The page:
Thus, the roots of Diaspora Judaism are long and deep; so too are the expectations of the Jewish People from Jews beyond Israel’s borders to contribute to the unity and wellbeing of the people within the Land of Israel, while Israel itself is the beating heart for all, keeping all Jews connected—close by or far away. This obligation has taken many forms in different times and contexts over centuries. This is highlighted in this very moment while we discuss the egalitarian extension of the Western Wall Plaza and the conversion bill.

On the one hand, multiple missions of solidarity especially from the Progressive Diaspora Communities, millions of Rand, Euros and Dollars of financial assistance and broad mobilisation on social media have all embodied our commitment to Israel. On the other hand the on-going diminishing and out-casting of the non-orthodox communities in Israel have left severe marks on our Jewish souls.

Progressive Jews in South Africa, and all over the world have continually shown their unbroken solidarity with Israel. The security and well-being of our sisters and brothers in Israel are without a question part of our “DNA“, and no group or organisation in Israel or outside of Israel has the right to challenge or even cut this bond we have.

Patrizia (in the picture right) is one of my former chanichot at Netzer. She visited Israel for the first time when we had an exchange programme with Noar Telem (Netzer Israel) in 2014. Last year she made Aliyah after her Netzer-Shnat year, and today she serves as a lone soldier in the IDF. I could not be prouder of her, because she lives the values and ideals we teach in Netzer and the Progressive movement. And it is for her and all other Progressive Jews that we stand and fight for a more pluralistic Jewish Israel. Patrizia, as any other Jew, deserves a Jewish home and place that reflects their, our, values and traditions, too. Moses, in our Torah reading, challenges the diaspora to stand on the side of Israel. Today, we challenge Israel to stand on our side.

Shabbat Shalom

Rabbi Adrian M Schell

(Source: Josh Gottesman/Gidi Grinstein)


To be a Zionist is to wrestle with, but not to give up on Israel.

This week we commemorate the 50th anniversary of the “6 Day War“ in 1967. As a Progressive Jew and Zionist, I have mixed feeling about this anniversary. Not because of what happened in 1967, I think what happened was necessary and important for the Jewish state, but since then, I feel as though the Jewish visions and values unmatched and transgressed. As a Zionist, I see that the present-day Israel has not yet achieved what – to my understanding – Herzl had envisioned for the Jewish state. As a Progressive Zionist, I believe Zionism also needs to progress and continue to create dreams worthy to be followed.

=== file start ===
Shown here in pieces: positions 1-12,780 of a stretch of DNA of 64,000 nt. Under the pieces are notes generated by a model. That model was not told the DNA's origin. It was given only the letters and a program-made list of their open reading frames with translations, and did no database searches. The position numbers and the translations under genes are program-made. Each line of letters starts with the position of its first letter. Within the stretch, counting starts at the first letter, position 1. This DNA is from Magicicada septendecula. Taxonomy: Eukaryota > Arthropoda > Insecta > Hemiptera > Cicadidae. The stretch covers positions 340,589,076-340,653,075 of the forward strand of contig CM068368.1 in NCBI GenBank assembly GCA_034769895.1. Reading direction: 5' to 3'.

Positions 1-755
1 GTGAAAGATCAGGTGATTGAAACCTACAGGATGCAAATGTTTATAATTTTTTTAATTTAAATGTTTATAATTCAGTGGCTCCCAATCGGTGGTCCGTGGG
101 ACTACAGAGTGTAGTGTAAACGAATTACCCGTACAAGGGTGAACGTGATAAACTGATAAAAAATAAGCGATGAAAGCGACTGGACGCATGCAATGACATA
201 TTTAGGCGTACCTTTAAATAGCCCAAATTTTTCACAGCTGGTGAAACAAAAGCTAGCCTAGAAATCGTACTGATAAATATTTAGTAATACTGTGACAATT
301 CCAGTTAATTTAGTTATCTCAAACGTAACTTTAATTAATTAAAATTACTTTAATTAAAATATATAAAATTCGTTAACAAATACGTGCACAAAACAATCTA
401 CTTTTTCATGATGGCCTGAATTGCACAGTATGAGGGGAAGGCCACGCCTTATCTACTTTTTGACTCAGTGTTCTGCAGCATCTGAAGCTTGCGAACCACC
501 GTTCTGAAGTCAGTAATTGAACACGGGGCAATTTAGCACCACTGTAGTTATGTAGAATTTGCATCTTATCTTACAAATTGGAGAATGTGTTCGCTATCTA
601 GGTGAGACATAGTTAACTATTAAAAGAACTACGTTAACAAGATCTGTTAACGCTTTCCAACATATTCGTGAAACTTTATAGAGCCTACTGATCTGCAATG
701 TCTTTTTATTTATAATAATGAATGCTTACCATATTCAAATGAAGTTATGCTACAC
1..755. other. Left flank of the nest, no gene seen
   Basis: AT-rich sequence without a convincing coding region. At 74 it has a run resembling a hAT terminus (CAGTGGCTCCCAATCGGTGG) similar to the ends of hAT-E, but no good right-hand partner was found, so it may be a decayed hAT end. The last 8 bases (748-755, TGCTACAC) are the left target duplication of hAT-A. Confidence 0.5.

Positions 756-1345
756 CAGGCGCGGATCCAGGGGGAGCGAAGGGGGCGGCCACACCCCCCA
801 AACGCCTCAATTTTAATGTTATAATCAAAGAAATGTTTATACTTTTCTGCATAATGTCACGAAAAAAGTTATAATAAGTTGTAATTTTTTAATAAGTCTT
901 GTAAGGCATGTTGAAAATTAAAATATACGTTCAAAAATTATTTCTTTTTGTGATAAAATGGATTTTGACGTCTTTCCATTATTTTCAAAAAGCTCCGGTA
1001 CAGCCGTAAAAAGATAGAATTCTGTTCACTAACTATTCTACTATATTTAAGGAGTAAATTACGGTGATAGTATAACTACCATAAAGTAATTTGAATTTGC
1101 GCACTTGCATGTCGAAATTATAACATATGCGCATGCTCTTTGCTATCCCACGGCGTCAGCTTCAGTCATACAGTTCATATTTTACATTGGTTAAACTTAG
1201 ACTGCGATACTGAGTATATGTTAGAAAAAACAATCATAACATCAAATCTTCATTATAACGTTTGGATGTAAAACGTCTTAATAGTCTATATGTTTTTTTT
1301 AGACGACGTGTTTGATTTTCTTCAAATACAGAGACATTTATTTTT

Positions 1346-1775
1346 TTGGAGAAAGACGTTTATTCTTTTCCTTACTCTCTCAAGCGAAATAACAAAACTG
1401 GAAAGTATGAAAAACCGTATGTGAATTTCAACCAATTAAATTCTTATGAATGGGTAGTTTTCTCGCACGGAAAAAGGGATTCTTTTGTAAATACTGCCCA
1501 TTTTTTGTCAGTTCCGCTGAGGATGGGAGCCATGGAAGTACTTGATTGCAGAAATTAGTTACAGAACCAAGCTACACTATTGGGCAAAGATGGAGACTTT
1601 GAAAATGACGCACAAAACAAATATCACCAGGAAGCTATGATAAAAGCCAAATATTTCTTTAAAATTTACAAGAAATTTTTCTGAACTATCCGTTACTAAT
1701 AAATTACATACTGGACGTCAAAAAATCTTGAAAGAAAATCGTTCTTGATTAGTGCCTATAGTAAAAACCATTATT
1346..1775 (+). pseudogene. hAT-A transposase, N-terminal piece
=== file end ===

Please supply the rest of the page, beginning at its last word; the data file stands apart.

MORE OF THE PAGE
Israel is important to me – that’s why I am not giving up on it:

  • As a Progressive Jew, I am committed to the modern State of Israel as a reflection of God’s unbroken and eternal covenant with the Jewish people. And I continue to promote the values and visions of our prophets in regard to a democratic and pluralistic foundation of the State of Israel as it is written down in  the Declaration of Independence. At the same time, I see the pain any war and any tragedy has caused, and for me, human dignity can’t be limited by borders, religion or belonging to an ethnic group.
  • As a Jews living in the Diaspora I stand, without question, with Israel when it is under attack, or when people try to undermine its mere existence. I know that the Jewish state would do the same for me, being my stronghold, when I am in need or (even worse) in danger.
  • As a Progressive Jews in the Diaspora, I have a vital interest in the Jewish state which also reflects my way of being Jewish, and I will continue to stand for our progressive values and to raise my voice when pluralism and our sisters and brothers of the Progressive communities in Israel are under attack. The Kotel also belongs to us, as any other holy and historic site in Israel does.
  • Jerusalem is important to me, too. As much as I believe that God’s presence is not limited to one single place, and that anyone can find God wherever one seeks God, I not only recognise Jerusalem’s historical importance for the Jewish people, but also understand her as the geographic and spiritual centre of our Jewish identity.

Yes, Israel is important to me.

Shabbat Shalom

Rabbi Adrian M Schell